Dave Crockett: I have to disagree and say Curry earned a solid B. Scott Skiles criticized Curry for being the same player in New York as he was in Chicago on a per-minute basis. [Disclosure: I can’t stand Skiles and felt like he was just being an ass on principle.] For the record, I think that criticism misses something pretty fundamental apart from my dislike for Skiles. His reference was clearly to Curry’s offense. Well, the only way for Curry to be a monumentally better offensive player is through higher efficiency or greater usage. Big efficiency gains seem pretty unlikely in a players already as efficient as Curry. Even still, Curry has in fact improved his efficiency in NY. He’s been a 60.4% true shooter in NY, up from 56.7% in Chicago. He might improve his efficiency by shooting in the 70s from the FT line, a point to which I will return, but from the floor he’s pretty darn efficient. The only other way to see a big-time jump in per minute scoring would be through increased usage. As offensive centerpieces go Curry’s 23.1 usage rate isn’t modest but it’s also not Ben Gordon’s ridiculous 27.3. By my count only eight players shot 60%+ TS and were used less than Curry in 07. So while you’re not likely to see big per minute scoring jumps from a player with Curry’s profile that doesn’t mean he hasn’t improved.
Curry has faced two primary challenges since coming into the league: 1) Can he improve his conditioning and cut down his fouls so he can play more minutes to take advantage of his already efficient offense? 2) Can he develop facets of his game other than scoring?
He has managed to address the first challenge, which is no small feat. How many of us Knicks fans thought back in 05 that Mike Sweetney would be better than Curry no matter what Kevin Pelton said? If it were a trivial matter to get in good enough shape to add 10 minutes of playing time when you were already averaging over 20 then Sweetney and Ollie Miller, both far superior rebounders to Curry, might be perennial all-stars.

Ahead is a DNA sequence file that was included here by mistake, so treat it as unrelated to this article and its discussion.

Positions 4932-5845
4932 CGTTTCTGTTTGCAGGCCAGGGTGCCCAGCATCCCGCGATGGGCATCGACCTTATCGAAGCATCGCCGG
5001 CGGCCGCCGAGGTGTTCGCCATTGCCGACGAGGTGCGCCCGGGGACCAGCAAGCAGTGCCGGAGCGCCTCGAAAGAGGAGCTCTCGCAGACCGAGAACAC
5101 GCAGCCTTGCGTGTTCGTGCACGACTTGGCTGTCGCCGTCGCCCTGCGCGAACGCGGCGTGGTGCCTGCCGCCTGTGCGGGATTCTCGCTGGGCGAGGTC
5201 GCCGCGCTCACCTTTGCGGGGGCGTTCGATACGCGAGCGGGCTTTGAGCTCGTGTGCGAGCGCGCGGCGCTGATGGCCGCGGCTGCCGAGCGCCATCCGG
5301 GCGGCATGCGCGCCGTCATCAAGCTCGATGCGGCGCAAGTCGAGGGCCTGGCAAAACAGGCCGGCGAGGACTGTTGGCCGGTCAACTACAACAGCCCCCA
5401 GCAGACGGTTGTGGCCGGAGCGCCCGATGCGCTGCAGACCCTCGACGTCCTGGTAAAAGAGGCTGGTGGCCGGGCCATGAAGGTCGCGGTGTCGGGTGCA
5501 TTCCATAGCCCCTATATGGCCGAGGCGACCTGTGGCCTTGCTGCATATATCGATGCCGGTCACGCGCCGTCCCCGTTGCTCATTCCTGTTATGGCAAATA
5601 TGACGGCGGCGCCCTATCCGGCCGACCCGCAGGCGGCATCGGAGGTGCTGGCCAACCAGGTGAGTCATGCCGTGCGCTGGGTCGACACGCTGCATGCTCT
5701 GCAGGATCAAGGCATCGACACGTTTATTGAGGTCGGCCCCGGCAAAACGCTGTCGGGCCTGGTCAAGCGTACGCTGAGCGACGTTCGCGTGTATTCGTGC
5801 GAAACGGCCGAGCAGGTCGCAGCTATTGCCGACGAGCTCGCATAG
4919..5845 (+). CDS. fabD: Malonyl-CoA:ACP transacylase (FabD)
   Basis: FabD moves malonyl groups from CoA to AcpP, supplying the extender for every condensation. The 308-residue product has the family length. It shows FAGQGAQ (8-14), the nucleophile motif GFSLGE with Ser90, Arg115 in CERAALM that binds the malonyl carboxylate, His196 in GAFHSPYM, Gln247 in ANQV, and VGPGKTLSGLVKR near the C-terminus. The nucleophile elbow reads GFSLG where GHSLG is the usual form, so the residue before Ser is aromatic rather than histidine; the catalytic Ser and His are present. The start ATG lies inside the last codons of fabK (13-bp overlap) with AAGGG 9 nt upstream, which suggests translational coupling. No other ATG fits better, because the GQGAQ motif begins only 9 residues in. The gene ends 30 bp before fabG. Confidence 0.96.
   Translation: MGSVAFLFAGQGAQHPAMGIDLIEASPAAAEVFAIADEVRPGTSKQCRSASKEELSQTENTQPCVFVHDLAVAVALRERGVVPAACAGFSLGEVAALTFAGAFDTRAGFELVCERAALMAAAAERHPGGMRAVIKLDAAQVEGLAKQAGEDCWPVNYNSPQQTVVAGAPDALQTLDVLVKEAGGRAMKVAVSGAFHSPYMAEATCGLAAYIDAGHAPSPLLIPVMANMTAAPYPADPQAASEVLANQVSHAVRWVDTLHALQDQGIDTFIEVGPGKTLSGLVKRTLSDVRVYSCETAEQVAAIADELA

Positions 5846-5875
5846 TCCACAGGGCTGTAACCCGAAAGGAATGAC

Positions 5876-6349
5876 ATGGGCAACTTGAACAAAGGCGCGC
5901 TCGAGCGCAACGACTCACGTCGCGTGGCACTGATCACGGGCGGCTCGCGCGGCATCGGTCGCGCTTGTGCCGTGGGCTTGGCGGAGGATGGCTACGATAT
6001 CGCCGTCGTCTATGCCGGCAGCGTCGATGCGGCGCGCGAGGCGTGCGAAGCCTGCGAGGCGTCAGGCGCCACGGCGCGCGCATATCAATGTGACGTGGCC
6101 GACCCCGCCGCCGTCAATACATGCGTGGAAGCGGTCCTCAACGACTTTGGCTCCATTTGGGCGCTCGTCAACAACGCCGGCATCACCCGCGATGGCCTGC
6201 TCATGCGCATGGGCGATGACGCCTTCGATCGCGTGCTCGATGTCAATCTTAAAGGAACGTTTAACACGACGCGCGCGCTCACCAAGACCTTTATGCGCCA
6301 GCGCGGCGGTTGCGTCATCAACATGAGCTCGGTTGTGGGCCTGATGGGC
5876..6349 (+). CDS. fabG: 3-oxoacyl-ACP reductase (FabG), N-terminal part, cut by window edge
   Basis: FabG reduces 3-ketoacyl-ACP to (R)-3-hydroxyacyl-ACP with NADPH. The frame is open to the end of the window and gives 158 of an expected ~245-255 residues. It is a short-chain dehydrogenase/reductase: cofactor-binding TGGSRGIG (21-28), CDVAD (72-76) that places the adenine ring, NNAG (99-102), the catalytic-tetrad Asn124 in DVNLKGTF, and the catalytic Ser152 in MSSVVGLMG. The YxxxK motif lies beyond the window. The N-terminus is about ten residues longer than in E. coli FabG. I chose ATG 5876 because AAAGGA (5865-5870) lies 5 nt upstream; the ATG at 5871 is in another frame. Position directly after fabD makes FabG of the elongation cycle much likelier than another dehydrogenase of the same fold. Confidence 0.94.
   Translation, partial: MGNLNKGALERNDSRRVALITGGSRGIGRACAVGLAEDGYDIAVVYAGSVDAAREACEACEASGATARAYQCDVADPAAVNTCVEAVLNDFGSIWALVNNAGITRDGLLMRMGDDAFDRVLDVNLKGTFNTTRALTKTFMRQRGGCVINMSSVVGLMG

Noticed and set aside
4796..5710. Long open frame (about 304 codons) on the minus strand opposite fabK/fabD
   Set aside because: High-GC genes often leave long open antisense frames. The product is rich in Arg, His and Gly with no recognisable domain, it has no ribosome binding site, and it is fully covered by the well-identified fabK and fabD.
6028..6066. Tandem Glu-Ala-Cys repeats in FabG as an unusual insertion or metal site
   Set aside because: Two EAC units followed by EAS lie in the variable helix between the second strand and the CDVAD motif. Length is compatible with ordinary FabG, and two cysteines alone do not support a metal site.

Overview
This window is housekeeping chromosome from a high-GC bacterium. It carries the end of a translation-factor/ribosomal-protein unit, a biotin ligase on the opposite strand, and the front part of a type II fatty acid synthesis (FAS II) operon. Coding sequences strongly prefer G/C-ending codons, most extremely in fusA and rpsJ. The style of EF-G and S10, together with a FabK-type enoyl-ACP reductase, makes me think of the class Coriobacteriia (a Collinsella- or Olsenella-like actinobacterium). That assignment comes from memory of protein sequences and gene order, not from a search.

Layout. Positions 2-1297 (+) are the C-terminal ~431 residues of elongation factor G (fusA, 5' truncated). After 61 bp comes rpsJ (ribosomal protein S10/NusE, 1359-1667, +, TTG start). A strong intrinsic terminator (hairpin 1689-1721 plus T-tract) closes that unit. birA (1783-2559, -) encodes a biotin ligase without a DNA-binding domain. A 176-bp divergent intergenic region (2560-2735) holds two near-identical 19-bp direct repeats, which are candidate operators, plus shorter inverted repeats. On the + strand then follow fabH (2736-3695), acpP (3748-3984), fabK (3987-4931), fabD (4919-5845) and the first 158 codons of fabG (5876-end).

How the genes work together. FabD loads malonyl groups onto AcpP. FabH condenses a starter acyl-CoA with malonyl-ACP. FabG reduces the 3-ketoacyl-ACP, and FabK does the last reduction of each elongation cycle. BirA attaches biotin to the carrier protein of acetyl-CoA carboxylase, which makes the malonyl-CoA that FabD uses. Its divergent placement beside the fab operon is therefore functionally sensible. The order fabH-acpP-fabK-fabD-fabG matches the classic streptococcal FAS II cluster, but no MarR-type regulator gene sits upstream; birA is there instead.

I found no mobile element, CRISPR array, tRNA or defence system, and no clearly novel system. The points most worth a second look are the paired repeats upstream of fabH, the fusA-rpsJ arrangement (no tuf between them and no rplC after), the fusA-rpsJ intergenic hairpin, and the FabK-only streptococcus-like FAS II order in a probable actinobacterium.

Obviously, Curry has not been able to address the second challenge anywhere near as well as the first. Yet even though this is undoubtedly true it is not a statement that should be made without caveat. It is not clear that Curry’s increased minutes really did come at the expense of his (admittedly) sub-par defense. As KB has detailed, Curry never provide much shot-blocking but provided virtually none this past season. However, this must be balanced against the fact that his +/- (+5.3) and defensive rating (110 vs. 106 league avg.) remained unchanged from the previous season while his fouls have steadily declined (to a career low 3.7 per 40 in 07). So it’s not clear that he’s hemorrhaging layups despite not blocking shots and fouling less. My observations suggests to me that Curry’s improved conditioning has led to better positioning and footwork (a la Jason Collins) allowing him to stay away from some of his notorious cheap reach-in fouls. I’m not suggesting Curry is a better defender but he’s not necessarily a worse one. Further, it may not be such a bad idea to have Curry forgo blocking shots when he so clearly cannot block them.
If, as KB suggests, Curry is likely to remain a one-trick pony (and 35 minutes of efficient scoring ain’t such a bad trick) then in addition to improving his passing he must become a better free throw shooter. That is one area where Curry could make a noticeable jump in efficiency. He got to the line frequently–40 times for every 100 shots–but shot a career-low 61.5% last season (career 64%). Curry does not have a broken down stroke in need of rehabilitation, like Shaq, Ben Wallace, or Chris Dudley. In fact, Curry has a good looking stroke with no obvious hitches. If Larry Johnson could shoot free throws in the high 70s-low 80s with his hideous mechanics there is no earthly reason Curry shouldn’t shoot consistently in high-70s. He just needs decide to become a decent free throw shooter and park his butt in the gym until he becomes one. That’s one thing I’ll be looking for right away in 08.
Brian Maniscalco: Let’s take a closer look at Curry’s increased floor time and usage.
|| poss / 40min
|| poss / game
|| fouls / 40min
|| off fouls / 40min
|| def fouls / 40min